On January 30 the New York Times published a story “Can Low-Impact Sports Like Cycling Be Putting Your Bones at Risk?”. It refers to a Norwegian study that compared DXA scans of twenty elite runners vs. 19 elite cyclists. It concluded that the cyclists had significantly lower Bone Mineral Density (BMD) compared to the runners despite having similar calcium intake. One cyclist had osteopenia and another ten had BMD more than one standard deviation below the norm, despite most of the cyclists performing weight training as part of their training (weight training has been shown to build bone).
Note that most of the cyclists were in their 20’s and trained 900 hours per year (17 hours per week), so most of us don’t have to worry about being in this cohort, although the study authors did add a comment that “a higher prevalence of osteopenia and osteoporosis has been displayed in highly trained master cyclists” (90%). One commenter in the article noted that significant calcium loss can occur because of sweating. The study authors referenced another study that suggested a “calcium-rich meal 90 min prior to intensive exercise”. Note that elite cyclists have a unique focus on low BMI (or high watt/kg) that might skew the results. The study authors conclude “it raises the question whether interventions to increase BMD in this population should be considered”.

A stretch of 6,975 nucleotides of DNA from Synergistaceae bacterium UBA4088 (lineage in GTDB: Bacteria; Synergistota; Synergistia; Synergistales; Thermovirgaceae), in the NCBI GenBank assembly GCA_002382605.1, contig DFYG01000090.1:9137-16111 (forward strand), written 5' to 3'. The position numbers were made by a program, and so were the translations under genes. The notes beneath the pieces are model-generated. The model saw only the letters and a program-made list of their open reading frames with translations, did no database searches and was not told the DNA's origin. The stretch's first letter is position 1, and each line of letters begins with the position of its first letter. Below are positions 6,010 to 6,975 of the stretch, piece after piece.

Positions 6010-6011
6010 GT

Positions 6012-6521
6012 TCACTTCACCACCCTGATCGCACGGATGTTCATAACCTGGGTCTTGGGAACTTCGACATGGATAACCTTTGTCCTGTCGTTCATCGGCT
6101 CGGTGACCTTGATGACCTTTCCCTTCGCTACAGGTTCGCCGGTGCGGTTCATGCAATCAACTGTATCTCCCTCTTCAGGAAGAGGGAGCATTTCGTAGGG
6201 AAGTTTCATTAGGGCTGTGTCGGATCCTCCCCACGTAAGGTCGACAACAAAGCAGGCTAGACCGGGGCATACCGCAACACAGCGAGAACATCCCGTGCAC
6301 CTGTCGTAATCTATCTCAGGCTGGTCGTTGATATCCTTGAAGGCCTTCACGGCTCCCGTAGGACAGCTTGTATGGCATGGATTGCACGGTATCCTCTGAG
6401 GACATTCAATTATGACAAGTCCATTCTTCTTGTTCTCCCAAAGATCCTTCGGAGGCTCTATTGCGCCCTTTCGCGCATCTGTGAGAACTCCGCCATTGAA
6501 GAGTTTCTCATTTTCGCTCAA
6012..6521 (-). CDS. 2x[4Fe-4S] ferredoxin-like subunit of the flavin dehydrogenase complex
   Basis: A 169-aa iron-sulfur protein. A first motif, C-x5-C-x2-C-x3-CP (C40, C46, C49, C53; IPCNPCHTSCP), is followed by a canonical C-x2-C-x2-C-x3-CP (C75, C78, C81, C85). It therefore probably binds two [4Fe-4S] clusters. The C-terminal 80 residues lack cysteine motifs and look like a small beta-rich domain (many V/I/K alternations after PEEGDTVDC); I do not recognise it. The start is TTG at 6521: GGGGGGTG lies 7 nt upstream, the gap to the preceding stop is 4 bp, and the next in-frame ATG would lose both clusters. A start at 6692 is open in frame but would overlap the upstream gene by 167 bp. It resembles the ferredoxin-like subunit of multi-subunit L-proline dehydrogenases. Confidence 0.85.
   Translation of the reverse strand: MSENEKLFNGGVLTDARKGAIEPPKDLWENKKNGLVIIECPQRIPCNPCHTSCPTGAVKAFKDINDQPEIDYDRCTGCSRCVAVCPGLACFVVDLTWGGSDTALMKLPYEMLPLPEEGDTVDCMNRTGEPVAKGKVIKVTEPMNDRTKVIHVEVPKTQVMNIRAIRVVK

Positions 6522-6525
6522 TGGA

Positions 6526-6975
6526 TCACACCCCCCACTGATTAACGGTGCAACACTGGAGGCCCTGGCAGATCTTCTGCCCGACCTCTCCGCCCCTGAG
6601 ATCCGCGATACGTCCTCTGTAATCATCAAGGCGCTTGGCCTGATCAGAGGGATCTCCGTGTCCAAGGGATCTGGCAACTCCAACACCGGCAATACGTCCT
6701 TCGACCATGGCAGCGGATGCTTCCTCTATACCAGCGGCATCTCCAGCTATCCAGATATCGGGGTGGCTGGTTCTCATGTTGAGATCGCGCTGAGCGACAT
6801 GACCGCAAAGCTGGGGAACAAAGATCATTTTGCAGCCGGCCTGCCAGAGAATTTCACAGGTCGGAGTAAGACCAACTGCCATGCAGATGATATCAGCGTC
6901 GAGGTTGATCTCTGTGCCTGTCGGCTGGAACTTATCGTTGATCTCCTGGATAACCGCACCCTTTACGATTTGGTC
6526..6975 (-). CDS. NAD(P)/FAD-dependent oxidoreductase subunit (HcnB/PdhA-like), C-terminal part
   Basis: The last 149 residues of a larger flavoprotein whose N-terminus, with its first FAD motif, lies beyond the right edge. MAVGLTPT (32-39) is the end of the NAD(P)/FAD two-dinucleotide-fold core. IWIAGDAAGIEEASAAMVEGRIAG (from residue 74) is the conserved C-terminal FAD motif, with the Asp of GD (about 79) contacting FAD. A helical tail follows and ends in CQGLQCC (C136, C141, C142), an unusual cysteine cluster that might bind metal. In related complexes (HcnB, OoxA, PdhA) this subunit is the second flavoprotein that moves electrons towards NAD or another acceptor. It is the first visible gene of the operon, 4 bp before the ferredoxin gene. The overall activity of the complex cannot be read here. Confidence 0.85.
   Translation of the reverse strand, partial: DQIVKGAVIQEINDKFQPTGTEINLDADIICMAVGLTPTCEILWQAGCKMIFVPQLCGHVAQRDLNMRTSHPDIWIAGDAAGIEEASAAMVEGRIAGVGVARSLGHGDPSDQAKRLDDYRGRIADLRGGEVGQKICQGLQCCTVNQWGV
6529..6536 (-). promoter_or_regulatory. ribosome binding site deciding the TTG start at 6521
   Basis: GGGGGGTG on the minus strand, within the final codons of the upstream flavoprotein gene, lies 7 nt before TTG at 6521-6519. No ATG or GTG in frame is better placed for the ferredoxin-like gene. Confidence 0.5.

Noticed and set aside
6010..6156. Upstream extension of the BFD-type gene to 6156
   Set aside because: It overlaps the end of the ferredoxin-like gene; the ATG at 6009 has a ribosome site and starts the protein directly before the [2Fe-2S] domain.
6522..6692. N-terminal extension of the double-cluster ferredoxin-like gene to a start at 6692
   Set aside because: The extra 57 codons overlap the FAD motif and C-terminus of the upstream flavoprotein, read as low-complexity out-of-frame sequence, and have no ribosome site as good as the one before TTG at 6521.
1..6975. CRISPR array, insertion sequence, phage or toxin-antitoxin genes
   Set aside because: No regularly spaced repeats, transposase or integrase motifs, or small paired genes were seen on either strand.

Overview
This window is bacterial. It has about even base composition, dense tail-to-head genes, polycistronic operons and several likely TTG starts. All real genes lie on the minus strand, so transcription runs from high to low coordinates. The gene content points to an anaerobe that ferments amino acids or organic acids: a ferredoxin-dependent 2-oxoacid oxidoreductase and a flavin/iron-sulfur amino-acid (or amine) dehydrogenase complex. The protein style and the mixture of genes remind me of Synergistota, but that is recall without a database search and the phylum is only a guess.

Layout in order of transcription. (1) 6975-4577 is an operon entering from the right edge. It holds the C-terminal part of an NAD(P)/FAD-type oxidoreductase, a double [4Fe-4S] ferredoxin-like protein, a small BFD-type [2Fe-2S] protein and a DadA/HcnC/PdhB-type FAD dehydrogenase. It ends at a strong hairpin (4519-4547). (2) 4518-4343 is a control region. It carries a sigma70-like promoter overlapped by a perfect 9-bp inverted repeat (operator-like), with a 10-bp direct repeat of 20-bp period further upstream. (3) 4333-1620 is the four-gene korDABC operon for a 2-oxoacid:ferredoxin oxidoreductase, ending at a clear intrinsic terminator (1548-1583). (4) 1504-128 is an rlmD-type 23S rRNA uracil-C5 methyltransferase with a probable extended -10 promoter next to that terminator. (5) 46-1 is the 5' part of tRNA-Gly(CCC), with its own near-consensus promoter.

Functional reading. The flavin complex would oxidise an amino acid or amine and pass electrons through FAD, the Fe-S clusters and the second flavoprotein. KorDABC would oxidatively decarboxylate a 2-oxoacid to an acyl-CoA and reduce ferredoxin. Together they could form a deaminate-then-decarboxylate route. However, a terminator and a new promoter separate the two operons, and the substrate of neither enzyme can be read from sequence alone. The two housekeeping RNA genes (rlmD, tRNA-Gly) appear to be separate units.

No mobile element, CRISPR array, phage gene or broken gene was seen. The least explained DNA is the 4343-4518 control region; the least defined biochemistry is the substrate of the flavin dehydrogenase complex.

The study was small and the NYT did a disservice by raising FUD (fear, uncertainty and doubt) without putting the study in context or offering solutions. Low BMD does not necessarily mean low bone strength. Trainer Road emphasizes good nutrition and appear to be fond of DEXA scans (that determines, among other things, bone density), but are there other studies that we should know about or should the 4 watt per kilogram crowd be concerned?